Ok then, we'll agree to disagree. I really don't want an argument! I just get frustrated because you make out that we have put no thought into this.

The thing is, we don't want to run an electric water pump. We try to keep as many parts as possible that Honda provided us with, until they become ineffective for our application. Oh and don't forget, you have more room in your S2 chassis.

Jamie;

Let us agree to disagree on the statements, below.

Here is a simple dry sump. Effective, working made with proven parts with good price/performance.

It clears all suspension and frame rails. It needs electric water pump and deletes A/C. both, I feel, are mandatory for racing.

http://www.lotustalk.com/forums/f163/elise-exige-racing-wide-body-81258/index4.html

Just a simple bracket, is all that it takes! I found out later that the design can be improved by getting ATI to ship the race dampener with serpentine belt (non-race) cover. then A/C and water pump eliminator fork K-tuned will work off the shelf....

Saving on a couple of lines from the pan to the pump is no big deal to me.

Anton
 

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Discussion Starter #14
This is not true. The dry sump systems are available independently (not part of an engine package) and are a reasonable price. Have you contacted HPD?
Sorry, you're correct. I read up some info which was related to a different engine package. I'm getting some details on the HPD system, so we'll see what the score is. What I do know for sure is that they don't deal with the UK or perhaps even anyone outside of the U.S. So, it would be quite a laborious task getting a supply sorted.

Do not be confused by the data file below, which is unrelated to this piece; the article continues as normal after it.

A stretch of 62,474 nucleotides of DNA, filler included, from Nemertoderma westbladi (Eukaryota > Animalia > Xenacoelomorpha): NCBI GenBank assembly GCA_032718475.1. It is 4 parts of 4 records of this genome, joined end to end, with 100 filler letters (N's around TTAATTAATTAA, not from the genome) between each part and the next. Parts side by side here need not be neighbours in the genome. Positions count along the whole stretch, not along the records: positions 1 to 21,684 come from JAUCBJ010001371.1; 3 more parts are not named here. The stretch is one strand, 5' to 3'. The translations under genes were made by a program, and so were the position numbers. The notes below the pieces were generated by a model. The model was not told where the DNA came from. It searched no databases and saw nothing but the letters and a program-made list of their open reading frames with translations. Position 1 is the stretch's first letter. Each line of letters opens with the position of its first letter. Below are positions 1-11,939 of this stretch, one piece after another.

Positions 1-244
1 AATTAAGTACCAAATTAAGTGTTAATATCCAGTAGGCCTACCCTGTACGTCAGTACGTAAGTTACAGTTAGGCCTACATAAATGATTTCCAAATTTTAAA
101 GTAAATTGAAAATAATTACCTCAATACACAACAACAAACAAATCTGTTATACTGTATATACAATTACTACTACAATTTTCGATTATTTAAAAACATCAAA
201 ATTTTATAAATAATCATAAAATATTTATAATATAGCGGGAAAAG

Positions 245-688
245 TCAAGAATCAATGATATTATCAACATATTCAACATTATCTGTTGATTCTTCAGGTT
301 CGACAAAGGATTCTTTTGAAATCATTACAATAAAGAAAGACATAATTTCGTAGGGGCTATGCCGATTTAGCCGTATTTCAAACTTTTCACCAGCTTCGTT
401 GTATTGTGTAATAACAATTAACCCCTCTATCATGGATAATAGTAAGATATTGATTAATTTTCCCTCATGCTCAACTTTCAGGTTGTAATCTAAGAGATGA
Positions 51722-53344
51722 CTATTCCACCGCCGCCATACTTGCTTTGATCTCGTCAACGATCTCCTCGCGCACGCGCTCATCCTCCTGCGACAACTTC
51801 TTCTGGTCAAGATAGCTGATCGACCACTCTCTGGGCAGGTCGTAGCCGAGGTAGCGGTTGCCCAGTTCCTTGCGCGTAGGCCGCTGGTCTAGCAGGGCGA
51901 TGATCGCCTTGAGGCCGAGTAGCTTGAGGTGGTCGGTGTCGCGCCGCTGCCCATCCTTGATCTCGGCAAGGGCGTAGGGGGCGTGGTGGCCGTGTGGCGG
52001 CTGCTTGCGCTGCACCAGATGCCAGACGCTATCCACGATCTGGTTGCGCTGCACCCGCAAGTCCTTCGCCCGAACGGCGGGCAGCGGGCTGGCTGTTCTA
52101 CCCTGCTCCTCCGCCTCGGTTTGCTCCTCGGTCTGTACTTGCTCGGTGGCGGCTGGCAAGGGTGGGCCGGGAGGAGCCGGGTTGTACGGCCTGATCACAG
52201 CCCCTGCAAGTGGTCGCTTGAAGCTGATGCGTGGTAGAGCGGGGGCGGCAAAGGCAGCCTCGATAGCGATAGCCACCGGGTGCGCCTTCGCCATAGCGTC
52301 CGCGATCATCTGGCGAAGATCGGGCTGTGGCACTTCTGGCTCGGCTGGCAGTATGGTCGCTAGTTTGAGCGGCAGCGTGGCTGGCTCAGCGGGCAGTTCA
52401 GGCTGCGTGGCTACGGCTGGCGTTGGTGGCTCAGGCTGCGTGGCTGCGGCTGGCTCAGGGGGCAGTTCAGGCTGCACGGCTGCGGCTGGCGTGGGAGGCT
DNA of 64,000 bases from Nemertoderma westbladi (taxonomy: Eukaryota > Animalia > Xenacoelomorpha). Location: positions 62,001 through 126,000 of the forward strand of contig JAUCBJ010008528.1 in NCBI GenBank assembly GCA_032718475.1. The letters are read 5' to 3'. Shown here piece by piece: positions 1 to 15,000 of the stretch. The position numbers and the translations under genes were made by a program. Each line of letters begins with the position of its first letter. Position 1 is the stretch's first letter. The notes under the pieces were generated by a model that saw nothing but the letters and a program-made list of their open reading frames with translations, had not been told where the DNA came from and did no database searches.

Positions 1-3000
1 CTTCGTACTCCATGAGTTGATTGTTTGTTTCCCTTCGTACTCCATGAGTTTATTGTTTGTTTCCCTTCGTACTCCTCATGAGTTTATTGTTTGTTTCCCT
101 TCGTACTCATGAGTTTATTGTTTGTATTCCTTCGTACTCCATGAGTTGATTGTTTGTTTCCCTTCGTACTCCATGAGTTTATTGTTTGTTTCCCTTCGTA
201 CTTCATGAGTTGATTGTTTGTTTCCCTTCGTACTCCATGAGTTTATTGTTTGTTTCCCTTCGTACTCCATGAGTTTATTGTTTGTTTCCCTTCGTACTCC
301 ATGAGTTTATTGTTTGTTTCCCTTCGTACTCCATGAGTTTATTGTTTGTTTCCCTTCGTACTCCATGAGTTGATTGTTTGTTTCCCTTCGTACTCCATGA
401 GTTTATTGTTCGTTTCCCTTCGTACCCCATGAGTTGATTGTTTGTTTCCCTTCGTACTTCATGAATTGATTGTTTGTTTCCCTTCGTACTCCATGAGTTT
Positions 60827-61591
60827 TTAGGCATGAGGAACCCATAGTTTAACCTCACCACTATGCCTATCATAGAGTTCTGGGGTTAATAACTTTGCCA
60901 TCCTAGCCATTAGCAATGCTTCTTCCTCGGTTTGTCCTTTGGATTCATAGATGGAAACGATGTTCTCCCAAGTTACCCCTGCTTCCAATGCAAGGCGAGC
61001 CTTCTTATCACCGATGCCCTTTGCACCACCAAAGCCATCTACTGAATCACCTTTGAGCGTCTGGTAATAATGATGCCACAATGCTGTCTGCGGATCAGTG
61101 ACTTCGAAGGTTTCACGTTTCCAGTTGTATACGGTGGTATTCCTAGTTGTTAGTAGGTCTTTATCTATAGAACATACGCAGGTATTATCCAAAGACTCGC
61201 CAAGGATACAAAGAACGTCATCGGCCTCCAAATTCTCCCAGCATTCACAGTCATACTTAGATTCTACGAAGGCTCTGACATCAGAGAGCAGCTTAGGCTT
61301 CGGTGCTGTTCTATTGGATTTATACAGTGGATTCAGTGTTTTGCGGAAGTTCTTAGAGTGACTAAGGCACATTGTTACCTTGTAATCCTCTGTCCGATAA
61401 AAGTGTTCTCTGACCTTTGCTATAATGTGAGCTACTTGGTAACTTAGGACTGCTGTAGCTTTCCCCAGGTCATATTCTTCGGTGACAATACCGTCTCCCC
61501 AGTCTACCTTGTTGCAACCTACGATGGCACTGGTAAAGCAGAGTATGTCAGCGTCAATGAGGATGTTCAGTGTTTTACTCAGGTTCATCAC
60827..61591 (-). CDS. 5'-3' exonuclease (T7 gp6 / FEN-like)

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Discussion Starter #15
And guys. Here's a little bit more about AT Power, just in case there is any doubt as to how much experience they have in this field. Their credentials are certainly good enough for me....

The sales director worked for Pace products for 9yrs and the man who founded Pace some 30yrs ago worked on the design of the pump range. The design team are ex-Lotus engineers and have many years of experience designing complete engines from concept through to manufacture.

Some of their customers are:-

Toyota Motorsport Gmbh
Renault Sport
Oreca
Sodemo
Ginetta
ISA Racing
Race Engine Design “ S2000 specialist” UK based
MBE Race engines use their pumps on the Metro 6R4

Mugen Euro actually validated the Honda K20 pump along with the pulley ratio that they found to be best.

They also supply many smaller engine tuners around the UK & Europe.
 

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Jamie-

Looks like a swank bit of kit you're working on. Not meaning to thread drift too bad, but it always surprised me that you could get away without running a DS and a sequential, high G load, etc... What changed that now has you going to DS vs your old WS?

In 2ZZ land, the oil pumps won't stay together with a squential and wetsump-- no matter what gears you put in there... (been there and done that a couple times)...

-Phil
 

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Jamie;

Let us agree to disagree on the statements, below.

Here is a simple dry sump. Effective, working made with proven parts with good price/performance.

It clears all suspension and frame rails. It needs electric water pump and deletes A/C. both, I feel, are mandatory for racing.

http://www.lotustalk.com/forums/f163/elise-exige-racing-wide-body-81258/index4.html

Just a simple bracket, is all that it takes! I found out later that the design can be improved by getting ATI to ship the race dampener with serpentine belt (non-race) cover. then A/C and water pump eliminator fork K-tuned will work off the shelf....

Saving on a couple of lines from the pan to the pump is no big deal to me.

Anton
well, thanks for the picture, but as I am sure you already know, that will not fit an Elise S1 chassis, you're Fed Elise has a way bigger engine bay to play with.